Flash Movie Review: Zombieland: Double Tap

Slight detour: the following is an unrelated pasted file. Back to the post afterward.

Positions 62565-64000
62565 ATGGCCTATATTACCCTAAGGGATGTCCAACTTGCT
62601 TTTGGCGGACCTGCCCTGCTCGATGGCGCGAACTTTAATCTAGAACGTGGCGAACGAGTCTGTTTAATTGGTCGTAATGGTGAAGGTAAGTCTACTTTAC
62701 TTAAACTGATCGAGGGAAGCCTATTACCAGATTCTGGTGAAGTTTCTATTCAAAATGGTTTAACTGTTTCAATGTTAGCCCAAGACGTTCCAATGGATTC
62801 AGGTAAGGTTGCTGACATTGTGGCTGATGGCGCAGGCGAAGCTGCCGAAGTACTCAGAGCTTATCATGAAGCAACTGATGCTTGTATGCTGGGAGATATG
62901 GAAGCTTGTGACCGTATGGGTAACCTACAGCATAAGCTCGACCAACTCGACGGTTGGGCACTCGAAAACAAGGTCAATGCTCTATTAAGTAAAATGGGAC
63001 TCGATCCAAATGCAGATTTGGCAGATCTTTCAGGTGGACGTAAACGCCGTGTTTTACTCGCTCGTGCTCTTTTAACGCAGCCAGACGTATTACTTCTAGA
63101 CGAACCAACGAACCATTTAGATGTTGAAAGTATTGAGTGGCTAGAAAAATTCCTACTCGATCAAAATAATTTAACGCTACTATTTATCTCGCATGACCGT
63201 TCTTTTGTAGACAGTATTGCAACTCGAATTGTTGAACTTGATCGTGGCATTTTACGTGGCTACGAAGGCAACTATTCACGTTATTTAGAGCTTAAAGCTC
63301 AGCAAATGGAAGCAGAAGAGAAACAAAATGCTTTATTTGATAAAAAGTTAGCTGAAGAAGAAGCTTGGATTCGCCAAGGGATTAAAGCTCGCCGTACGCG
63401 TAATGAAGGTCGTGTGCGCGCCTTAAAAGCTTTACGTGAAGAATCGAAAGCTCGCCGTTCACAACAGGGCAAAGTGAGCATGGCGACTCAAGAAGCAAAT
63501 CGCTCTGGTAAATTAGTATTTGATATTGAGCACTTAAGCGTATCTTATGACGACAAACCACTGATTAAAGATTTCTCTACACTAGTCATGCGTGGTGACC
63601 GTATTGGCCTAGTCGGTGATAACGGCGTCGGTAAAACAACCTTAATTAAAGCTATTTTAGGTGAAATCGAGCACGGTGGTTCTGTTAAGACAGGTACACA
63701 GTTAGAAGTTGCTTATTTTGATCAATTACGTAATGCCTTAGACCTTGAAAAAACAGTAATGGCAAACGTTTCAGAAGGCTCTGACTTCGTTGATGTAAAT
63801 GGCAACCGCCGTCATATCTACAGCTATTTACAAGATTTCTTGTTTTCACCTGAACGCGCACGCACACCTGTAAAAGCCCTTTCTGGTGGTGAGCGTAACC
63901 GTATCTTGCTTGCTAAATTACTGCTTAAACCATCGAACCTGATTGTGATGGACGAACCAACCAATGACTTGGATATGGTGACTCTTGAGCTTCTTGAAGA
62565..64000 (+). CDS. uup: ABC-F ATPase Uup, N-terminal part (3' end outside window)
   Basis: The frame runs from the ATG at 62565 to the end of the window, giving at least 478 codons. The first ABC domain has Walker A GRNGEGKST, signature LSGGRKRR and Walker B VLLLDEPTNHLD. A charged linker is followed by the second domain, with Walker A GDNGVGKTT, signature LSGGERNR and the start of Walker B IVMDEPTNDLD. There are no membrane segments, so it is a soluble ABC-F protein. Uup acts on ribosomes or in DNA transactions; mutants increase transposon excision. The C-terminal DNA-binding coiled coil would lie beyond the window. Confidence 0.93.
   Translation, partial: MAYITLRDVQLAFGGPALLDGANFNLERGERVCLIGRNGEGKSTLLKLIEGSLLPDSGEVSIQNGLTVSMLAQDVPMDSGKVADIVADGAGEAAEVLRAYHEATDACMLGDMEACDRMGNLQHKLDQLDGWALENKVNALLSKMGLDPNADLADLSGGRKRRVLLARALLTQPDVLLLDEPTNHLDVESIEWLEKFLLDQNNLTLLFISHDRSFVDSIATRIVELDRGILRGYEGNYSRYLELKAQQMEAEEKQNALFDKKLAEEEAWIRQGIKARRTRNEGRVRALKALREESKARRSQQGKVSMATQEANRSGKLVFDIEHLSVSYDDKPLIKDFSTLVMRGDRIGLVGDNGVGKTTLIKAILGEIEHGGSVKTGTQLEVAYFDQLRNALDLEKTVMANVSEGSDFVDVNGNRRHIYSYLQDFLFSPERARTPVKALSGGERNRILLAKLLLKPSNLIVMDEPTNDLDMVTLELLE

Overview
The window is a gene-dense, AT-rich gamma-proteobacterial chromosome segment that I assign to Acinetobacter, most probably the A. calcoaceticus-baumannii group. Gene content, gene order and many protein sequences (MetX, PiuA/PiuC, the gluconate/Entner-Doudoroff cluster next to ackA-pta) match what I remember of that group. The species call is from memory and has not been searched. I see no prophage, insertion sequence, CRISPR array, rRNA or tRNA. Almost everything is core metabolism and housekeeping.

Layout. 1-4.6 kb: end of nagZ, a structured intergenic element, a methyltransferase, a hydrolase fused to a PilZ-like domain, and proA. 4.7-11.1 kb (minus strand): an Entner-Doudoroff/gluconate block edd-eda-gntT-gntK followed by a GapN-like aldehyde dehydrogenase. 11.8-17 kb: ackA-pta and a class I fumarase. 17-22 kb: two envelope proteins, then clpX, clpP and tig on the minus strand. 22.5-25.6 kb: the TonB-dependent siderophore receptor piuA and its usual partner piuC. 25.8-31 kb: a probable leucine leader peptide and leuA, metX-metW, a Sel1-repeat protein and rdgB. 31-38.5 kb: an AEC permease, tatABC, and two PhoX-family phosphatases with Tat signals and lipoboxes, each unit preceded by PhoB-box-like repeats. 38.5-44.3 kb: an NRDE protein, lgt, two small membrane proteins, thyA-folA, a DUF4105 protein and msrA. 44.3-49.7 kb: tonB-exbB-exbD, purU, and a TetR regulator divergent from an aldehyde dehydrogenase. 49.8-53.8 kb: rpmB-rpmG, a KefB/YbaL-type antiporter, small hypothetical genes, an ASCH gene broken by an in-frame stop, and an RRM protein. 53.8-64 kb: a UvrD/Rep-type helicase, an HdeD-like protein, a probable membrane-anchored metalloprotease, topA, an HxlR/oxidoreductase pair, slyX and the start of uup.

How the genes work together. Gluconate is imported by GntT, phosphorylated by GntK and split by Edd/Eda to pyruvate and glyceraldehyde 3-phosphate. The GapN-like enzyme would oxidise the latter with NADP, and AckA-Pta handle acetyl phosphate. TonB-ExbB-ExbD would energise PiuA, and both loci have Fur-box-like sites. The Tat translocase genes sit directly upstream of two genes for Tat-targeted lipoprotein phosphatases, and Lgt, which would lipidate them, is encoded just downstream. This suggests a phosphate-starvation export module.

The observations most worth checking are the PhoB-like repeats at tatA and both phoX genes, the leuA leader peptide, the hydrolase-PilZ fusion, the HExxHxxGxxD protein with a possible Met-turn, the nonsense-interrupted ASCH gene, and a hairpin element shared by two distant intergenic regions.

WE WERE STRANGERS SITTING TOGETHER IN a car on our way to a convention but would be connected for the rest of our lives, by the end of the trip. It was early in the morning before rush hour traffic as we headed to the location. After exiting the highway, we were on a street that was lined with industrial buildings. Up ahead there was a car parked at an odd angle alongside the curb; its tail end was stuck out into our lane. Coming up alongside of it, we both noticed the driver was slumped over the steering wheel. My companion yelled for me to pull over and she jumped out the door before I came to a complete stop. I soon joined her as she was tapping the driver’s shoulder, asking if he was okay. The driver roused from what appeared to be a long sleep because he was groggy, and his voice sounded gravelly. However, his speech was slurred. I immediately called 911 as my companion tried to see if the driver could move any of his limbs. By the way, my companion was a health professional. An ambulance soon showed up. After explaining how we found the driver, the two of us got back into our car and continued to the convention. However, something changed in us as we talked about what just happened. From that moment forward a connection formed between us where we would seek out the other at these business conventions. SHARING AN EXPERIENCE CUTS THROUGH MUCH of the introduction process in my opinion. Though less dramatic, I enrolled in a workshop where I found myself not knowing any of the participants. When the facilitator asked everyone in the room to pair up, I turned to the person next to me and asked if she wanted to work together. She agreed and we walked over to an open space of the room where we would get further instructions. There was to be an abundance of physical activity through the workshop, where we would have to assist our partners with hands on instruction. Some of the exercises were intense where I did not know if I could complete them; however, my partner constantly encouraged and helped me to finish. Spending the entire day together, helping each other with challenging tasks; by the end of the session we felt a comfort with each other that led to a friendship and a sense of being family. We wound up working together at the same facility and everyone there thought we were brother and sister because we were so similar. I referred to her as my work sister. It goes to show you one does not need bloodlines to form a family. SURVIVING THESE PAST YEARS THROUGH THE zombie invasion turned the ragtag group of individuals into a small family unit. But as a family, would they be strong enough together to combat the evolved zombies who were stronger and smarter? With Woody Harrelson (Shock and Awe, Solo: A Star Wars Story) as Tallahassee, Jesse Eisenberg (The Hummingbird Project, The Art of Self-Defense) as Columbus, Emma Stone (La La Land, The Favourite) as Wichita, Abigail Breslin (Nim’s Island, August: Osage County) as Little Rock and Zoey Deutch (Before I Fall, Set It Up) as Madison; this action, horror comedy sequel had some fun parts in it. I enjoyed the cast immensely, smiling at their snarky sarcastic remarks. The spirit of the first film was present in this one, only it did not feel fresh and new. However, it seemed as if the cast was having fun; so, I was able to travel with them during this mindless ride…so to speak. There was nothing earth shattering here; if you enjoyed the first film then you would probably like this one. For new viewers into comedy horror, good chance you will become a fan of this family unit. There were a couple of extra scenes during and at the end of the credits.